By Liao Yiwu, Translated by Wenguang Huang

(Composed on the morning of June 4, 1989)
Dedicated to those who were killed on June 4, 1989
Dedicated to the 200th anniversary of the French Revolution

Leap! Howl! Fly! Run!
Freedom feels so good!
Snuffing out freedom feels so good!
Power will be triumphant forever.
Will be passed down from generation to generation forever.
Freedom will also come back from the dead.
It will come back to life in generation after generation.
Like that dim light just before the dawn.
No. There’s no light.
At Utopia’s core there can never be light.
Our hearts are pitch black.
Black and scalding.
Like a corpse incinerator.
A trace of the phantoms of the burned dead.
We will exist.
The government that dominates us will exist.
Daylight comes quickly.
It feels so good.
The butchers are still ranting!
Children. Children, your bodies all cold.
Children, your hands grasping stones.
Let’s go home.
Brothers and sisters, your shattered bodies littering the earth.
Let’s go home.
We walk noiselessly.
Walk three feet above the ground.
All the time forward, there must be a place to rest.
There must be a place where sounds of gunfire and explosions cannot
be heard.
We so wish to hide within a stalk of grass.
A leaf.
Uncle. Auntie. Grandpa. Granny. Daddy. Mummy.
How much farther till we’re home?
We have no home.
Everyone knows.
Chinese people have no home.
Home is a comforting desire.
Let us die in this desire.
Let us die in freedom.
Righteousness. Equality. Universal love.
Peace, in these vague desires.
Stand on the horizon.
Attract more of the living to death!
It rains.
Don’t know if it is rain or transparent ashes.
Run quickly, Mummy!
Run quickly, son!
Run quickly, elder brother!
Run quickly, little brother!
The butchers will not let up.
An even more terrifying day is approaching.
GOOD! . . .
Cry cry cry crycrycrycrycrycrycry

We stand in the midst of brilliance but all people are blind.
We stand on a great road but no one is able to walk.
We stand in the midst of a cacophony but all are mute.
We stand in the midst of heat and thirst but all refuse to drink.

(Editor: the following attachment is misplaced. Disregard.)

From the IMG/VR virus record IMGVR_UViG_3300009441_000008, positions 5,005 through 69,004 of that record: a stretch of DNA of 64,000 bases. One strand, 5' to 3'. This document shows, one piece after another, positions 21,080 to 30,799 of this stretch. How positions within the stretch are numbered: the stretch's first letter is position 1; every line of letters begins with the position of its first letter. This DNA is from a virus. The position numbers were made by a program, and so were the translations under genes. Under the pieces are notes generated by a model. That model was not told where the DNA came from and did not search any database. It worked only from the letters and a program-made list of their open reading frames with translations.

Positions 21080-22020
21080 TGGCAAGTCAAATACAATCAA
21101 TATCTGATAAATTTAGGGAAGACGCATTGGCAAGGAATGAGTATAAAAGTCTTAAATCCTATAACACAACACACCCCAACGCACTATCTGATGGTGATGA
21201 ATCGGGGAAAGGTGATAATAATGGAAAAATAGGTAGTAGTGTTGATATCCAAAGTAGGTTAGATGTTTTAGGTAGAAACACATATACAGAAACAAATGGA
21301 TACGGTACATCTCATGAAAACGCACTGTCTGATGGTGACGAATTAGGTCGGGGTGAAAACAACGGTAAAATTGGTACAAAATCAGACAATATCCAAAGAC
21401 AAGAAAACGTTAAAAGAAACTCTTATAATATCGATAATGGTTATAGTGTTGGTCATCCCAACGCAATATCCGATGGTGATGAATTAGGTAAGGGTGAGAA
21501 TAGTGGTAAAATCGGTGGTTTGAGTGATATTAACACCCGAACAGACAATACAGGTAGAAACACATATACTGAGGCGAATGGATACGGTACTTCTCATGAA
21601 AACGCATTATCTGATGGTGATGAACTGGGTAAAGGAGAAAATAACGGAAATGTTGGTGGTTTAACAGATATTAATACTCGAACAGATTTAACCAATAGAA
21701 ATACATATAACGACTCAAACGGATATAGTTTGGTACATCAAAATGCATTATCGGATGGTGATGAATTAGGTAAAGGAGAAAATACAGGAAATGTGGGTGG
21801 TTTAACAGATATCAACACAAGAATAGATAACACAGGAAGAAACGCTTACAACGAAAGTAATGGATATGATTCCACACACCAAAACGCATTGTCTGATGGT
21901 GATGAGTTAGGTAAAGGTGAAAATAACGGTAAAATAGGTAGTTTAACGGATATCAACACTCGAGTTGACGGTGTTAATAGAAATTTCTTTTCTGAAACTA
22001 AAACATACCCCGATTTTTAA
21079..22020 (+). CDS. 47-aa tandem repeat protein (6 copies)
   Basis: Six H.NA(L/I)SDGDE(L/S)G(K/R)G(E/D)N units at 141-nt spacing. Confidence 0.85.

In this historically unprecedented massacre only the spawn of dogs
can survive.

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2014 Büchner Prize to Jürgen Becker

May 30th, 2014 · Poetry, Prose, Radio, Translation

This year’s Büchner Preis — the major poetry prize in Germany (both in prestige & money: 50.000 Euros) — went to poet,  experimental prosist, & radio-play author Jürgen Becker. Not much is available in English, though The Brooklyn Rail has some translations here. I’m reprinting their bio-note & two poems translated by Okla Elliott below.

Jürgen Becker was born in Köln, Germany, in 1932. He is the author of over thirty books–novels, story collections, poetry collections, and plays–all published by Germany’s premier publisher, Suhrkamp. He has won numerous prizes in Germany, including the Heinrich Böll Prize, the Uwe Johnson Prize, and the Hermann Lenz Prize, among others. Becker’s work often deals with his childhood experience of WWII and the political consequences of the postwar division of Germany.

A Worn-out Machine

Oil leaks, rusty sides; yet
it drives on
through each effort. The quiet
wheezing is a shared
customary ache: there’s no reason
for disturbance. It overcomes
difficulties with its routine,
and above all, experiences. It’s learned
that a machine doesn’t complain
and gives no cause for complaint.
It’s harder to come to terms with new
products; that’s when deciding what to do
gets serious. More oil drips
out, and what’s more, now
there’s an unaccustomed noise.
The machine knows it’s good,
and it knows
it can’t help itself.

Dublin in Bloomtime

These wild faces
above the still river surface.
Then the pack of dogs disappears
with the stolen hat.
Green bottles sway seaward.
At night, time comes along like photos
yellowing with Bloom.


Here is a German-language article on him from today’s Deutschlandradio Kultur, including a snippet of a reading:

JÜRGEN BECKERUnverwechselbarer Sound

Der Georg-Büchner-Preisträger 2014 im Porträt

Von Christian Linder

Jürgen Becker bei einer Lesung in Köln (picture alliance / dpa / Horst Galuschka)

“Felder”, “Ränder” und “Umgebungen” nannte Jürgen Becker drei seiner Bücher. Als experimentelle Textlandschaften sorgten sie bei ihrem Erscheinen für Aufsehen – und wurden zu Signaltexten der westdeutschen Nachkriegsliteratur.

“Dies waren die Wiesen am Fluss. So verlief der Weg über das Feld. In der Ferne glitzernd die Raffinerie. Hier stand die Bank. Es waren zwei Frauen, zwei Kinder, vorübergehend im Gespräch. Mehr war und geschah nicht. Damals, vor einer Stunde.”

“Damals, vor einer Stunde” – in der Schlusszeile des Gedichts “Zeit verging am Sonntagnachmittag” brichtJürgen Becker das kleine Stillleben auf, indem er das, was gerade passiert ist, in eine ferne Vergangenheit rückt. Diese überraschenden Überblendungen von Gegenwart und Vergangenheit, die Herstellung von Gleichzeitigkeit zwischen Erinnerungen oder Gefühlen oder Ereignissen von vor einer Stunde und von vor 20 oder 40 Jahren sind das Kennzeichen seiner Lyrik wie seiner Prosa. Solche offenen Textlandschaften hat er von Beginn an entworfen. “Felder”, “Ränder”, “Umgebungen” heißen drei von Mitte der 1960er bis Anfang der 1970er-Jahre erschienene Prosabücher, in denen Becker sein Schreiben den Zwängen einer Gattung entzogen und statt Anpassung an vorgegebene Formen den Prozess der Verschmelzung dieser Formen vollzogen hat.